Romeo: “You sure?”
A reader mentioned the other day that every time he sees Tee Time he expects a column about golf. That doesn’t often happen but today that reader gets his wish.
It’s pretty unusual for a high school golfer, a junior at that, to develop a game plan, then stick to it during a golf tournament.
That’s what Abilene’s Casey Sexton did last Monday and it paid off with a regional championship and an opportunity to play one of the greatest golf courses in the U.S., if not the world, at Prairie Dunes in Hutchinson, host of the Class 4A state tournament.
Most players grip it and rip it off the tee and then try to stick it tight by the cup.
Sexton’s plan was to hit a three-wood (or 3-metal) off the tee, then aim for the center of the green. Fairways’ and greens.
While the strategy didn’t work for Tin Cup, it did for Sexton who shot the lowest score 70 at the Concordia golf course which qualified him for the state tournament.
“My short game was on,” he said. “That basically sums that course up. If your short game is on, you’re going to play good. I hit a three-wood on almost every hole but one, where I needed to carry water.”
The water carry was 240 yards so you know right there that Sexton has some length off the tee.
“I expect to see a really hard course,” Sexton said of Prairie Dunes. “I heard that the greens are really fast, just like playing in the pros. A lot different than we’ve played all year. I’ve heard the course is amazing. I haven’t played there yet but I am going there Sunday for a practice round.”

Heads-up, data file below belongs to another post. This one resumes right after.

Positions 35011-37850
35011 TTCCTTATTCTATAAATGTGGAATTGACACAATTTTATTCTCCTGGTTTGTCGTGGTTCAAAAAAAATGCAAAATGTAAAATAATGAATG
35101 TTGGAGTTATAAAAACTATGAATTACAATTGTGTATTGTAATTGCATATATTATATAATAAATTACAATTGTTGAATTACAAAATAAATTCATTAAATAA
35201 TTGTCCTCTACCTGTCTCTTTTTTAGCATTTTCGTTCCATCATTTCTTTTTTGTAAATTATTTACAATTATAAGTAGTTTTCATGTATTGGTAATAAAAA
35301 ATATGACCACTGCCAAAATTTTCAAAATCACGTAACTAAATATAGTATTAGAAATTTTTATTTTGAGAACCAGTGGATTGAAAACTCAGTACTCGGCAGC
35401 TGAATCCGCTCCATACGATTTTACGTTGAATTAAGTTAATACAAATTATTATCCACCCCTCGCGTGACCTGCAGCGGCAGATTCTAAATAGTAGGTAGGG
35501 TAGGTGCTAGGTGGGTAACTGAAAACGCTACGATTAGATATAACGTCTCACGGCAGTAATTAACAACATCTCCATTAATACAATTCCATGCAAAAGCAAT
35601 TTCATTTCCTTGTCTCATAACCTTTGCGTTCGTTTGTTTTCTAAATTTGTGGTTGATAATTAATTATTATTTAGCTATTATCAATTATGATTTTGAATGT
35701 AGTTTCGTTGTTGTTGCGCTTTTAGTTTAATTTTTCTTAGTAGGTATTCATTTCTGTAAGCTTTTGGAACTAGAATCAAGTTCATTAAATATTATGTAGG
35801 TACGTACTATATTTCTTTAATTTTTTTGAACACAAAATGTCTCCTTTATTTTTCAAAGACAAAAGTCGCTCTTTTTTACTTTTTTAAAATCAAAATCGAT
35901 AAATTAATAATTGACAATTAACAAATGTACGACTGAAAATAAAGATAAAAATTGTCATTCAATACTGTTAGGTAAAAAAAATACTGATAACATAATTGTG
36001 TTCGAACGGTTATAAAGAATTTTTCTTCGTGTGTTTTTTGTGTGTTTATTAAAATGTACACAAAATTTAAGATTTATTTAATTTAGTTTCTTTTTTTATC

Prairie Dunes has hosted the U.S. Women’s Open and the U.S. Senior Open.
Sexton will be playing Sunday with his coach, Mark Willey, and former Abilene golfer Shawn Wyatt. Wyatt is a member of the course.
Most of the greens around Abilene have had their greens aerified. That’s when holes about the size of a dime are punched into the greens and then filled with sand. Both of Abilene’s courses received the aerification last week and the greens are slow a bumpy, just the opposite of the fast greens he’ll see Sunday and Monday. That makes it difficult for Sexton to practice his short game.
He was headed to the Salina Municipal Golf Course to work on the game before Sunday.
Before the aerfication the greens at the old Abilene Country Club (now Great Life Abilene) were fast and smooth. Sexton said he putted those greens pretty well and thinks he’ll be able to adjust.
He’s also going to stick to his fairways and greens game plan even though Prairie Dunes is a lot longer than the Concordia course.
“I’m thinking that on some of the par 4s that are under 400 yards, I’m going to hit a three-wood off the tee just to keep it in the fairway,” he said. “That will leave an eight or nine iron into the green.”
There are no comparisons between the Concordia golf course and Prairie Dunes. Concordia is a par 68; 5,146-yard course. Its rating is 65 and the slope is 112.
The Dunes is a par 70 and 1,452 yards longer; 6,598 from the blue tees. The rating is 74 and the slope is 139. That ranks it right up there with one of the toughest courses in the world.
Sexton qualified for the state tournament a year ago at the Russell regional. At state in Hesston, he shot 90. And while he probably wasn’t happy with that score he did better than 52 other Class 4A golfers. Monday, depending on the length and pin placements, 90 might be a great score.
His best advice came from his coach. “Have fun and enjoy the course.”